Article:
Top 10: 4th Quarter 2015

This is the last of CHE’s public quarterly Top 10 lists. We have selected studies and issues that we feel are significant in the field of environmental health, either because of their impact, their implications or their insight. Topics are listed in no particular order. Comments are welcome, as is always true with our blog posts. Corrected in an update 1/6/2016.

  1. Climate change.
    COP21The Paris Agreement from the 21st Conference of Parties (COP21) in Paris is a potentially historic global agreement governing carbon dioxide reduction measures. The agreement still need to be joined by individual countries, and although the reduction targets are considered binding, there is no deadline for determining the targets or any mechanism of enforcement. Regardless, the agreement is considered “a turning point in the struggle to contain global warming” (New York Times).
    Also on the issue of climate, the American Academy of Pediatrics released a statement, Global Climate Change and Children’s Health, stating that “failure to take prompt, substantive action would be an act of injustice to all children.”
  2. The role of extrinsic factors in the development of cancers.
    Nature published an extensive analysis of the roles of intrinsic (genetic) and extrinsic (environmental) contributors to cancer and concluded “that cancer risk is heavily influenced by extrinsic factors.”
  3. Air pollution scope and effects.
    The level of air pollution was recurring news, including Delhi’s levels that “would qualify as a public health emergency”, Beijing’s red alert, and European Environment Agency’s declaration that air pollution is the single biggest environmental health risk in Europe.  Success stories could also be found, as in “The cities that are cleaning up their act.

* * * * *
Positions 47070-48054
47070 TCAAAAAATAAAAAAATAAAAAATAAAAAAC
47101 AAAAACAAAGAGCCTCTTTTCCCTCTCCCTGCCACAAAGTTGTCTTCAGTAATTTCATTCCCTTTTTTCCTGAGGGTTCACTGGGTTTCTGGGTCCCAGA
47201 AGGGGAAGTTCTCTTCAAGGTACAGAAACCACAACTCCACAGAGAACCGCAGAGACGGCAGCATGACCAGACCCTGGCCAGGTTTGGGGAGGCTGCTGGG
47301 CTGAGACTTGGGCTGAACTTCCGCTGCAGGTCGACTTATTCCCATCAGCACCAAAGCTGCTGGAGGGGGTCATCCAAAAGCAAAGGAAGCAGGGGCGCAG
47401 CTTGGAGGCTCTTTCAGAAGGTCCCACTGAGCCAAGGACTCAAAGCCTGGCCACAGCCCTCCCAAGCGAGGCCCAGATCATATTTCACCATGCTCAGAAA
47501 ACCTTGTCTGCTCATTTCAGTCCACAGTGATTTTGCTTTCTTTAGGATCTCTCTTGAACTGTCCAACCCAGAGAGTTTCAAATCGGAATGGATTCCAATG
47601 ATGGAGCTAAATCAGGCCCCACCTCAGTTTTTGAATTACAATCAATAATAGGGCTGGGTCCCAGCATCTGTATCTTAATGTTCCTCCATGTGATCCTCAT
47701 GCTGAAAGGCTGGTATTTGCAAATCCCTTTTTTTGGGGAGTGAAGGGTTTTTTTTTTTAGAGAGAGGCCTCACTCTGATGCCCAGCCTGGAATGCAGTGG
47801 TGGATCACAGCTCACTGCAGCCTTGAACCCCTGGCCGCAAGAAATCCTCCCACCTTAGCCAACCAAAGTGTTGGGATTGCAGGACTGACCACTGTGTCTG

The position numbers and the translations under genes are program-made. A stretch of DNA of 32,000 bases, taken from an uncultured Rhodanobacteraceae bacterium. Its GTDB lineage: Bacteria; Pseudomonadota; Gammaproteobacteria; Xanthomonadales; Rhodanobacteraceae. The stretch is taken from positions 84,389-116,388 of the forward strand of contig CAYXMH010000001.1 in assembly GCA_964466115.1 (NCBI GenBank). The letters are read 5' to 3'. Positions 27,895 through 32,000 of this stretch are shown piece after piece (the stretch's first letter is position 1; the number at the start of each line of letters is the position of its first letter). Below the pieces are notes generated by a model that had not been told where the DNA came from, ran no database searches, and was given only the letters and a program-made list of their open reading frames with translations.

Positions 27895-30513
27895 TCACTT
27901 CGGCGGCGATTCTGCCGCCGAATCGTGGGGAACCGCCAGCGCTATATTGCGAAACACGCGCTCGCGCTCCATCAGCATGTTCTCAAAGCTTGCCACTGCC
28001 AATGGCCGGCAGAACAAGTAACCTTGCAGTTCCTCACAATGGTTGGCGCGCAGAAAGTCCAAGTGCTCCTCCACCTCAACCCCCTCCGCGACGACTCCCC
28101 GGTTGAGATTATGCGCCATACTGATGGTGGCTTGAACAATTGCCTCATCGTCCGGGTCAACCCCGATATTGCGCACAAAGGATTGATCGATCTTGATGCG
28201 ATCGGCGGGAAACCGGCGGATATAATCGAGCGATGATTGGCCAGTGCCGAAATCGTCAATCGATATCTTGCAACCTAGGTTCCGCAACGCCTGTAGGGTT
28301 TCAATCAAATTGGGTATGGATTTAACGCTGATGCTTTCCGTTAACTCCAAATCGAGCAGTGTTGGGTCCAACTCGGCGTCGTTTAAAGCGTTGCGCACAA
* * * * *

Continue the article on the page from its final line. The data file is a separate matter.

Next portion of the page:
Studies of impacts found a slight increase in violent crime in Chicago and more evidence that air pollution in Mexico City is associated with markers in children that are also linked to Alzheimer’s disease when measured later in life. Also, improvements under the Clean Air Act of 1970 have increased earning potentials: “A higher pollution level in the year of birth is associated with lower labor force participation and lower earnings at age 30.”
  4. Diabetes incidence.
    cdcThe US Centers for Disease Control and Prevention (CDC) published data showing that at last the incidence of diabetes has stopped increasing and may be decreasing. However, diabetes is at least two distinct diseases with different etiologies, and so the picture is not as clear as the CDC report implies. CHE’s comments highlight that there is no evidence that type 1 diabetes incidence is declining, while some reports show increasing type 1 diabetes incidence in US children. Increasing evidence over the last several years shows environmental contributors to both types of diabetes.
  5. Hazards of fracking.
    Concerned Health Professionals of New York and Physicians for Social Responsibility published Compendium of Scientific, Medical, and Media Findings Demonstrating Risks and Harms of Fracking (Unconventional Gas and Oil Extraction) highlighting “health risks ranging from air and water pollution to a newly emerging problem: leakage of methane and toxic gases from natural gas compressors, pipelines and other infrastructure.” The ongoing methane leak in California should draw attention to the warnings outlined in this report.
  6. Marine food chain collapse.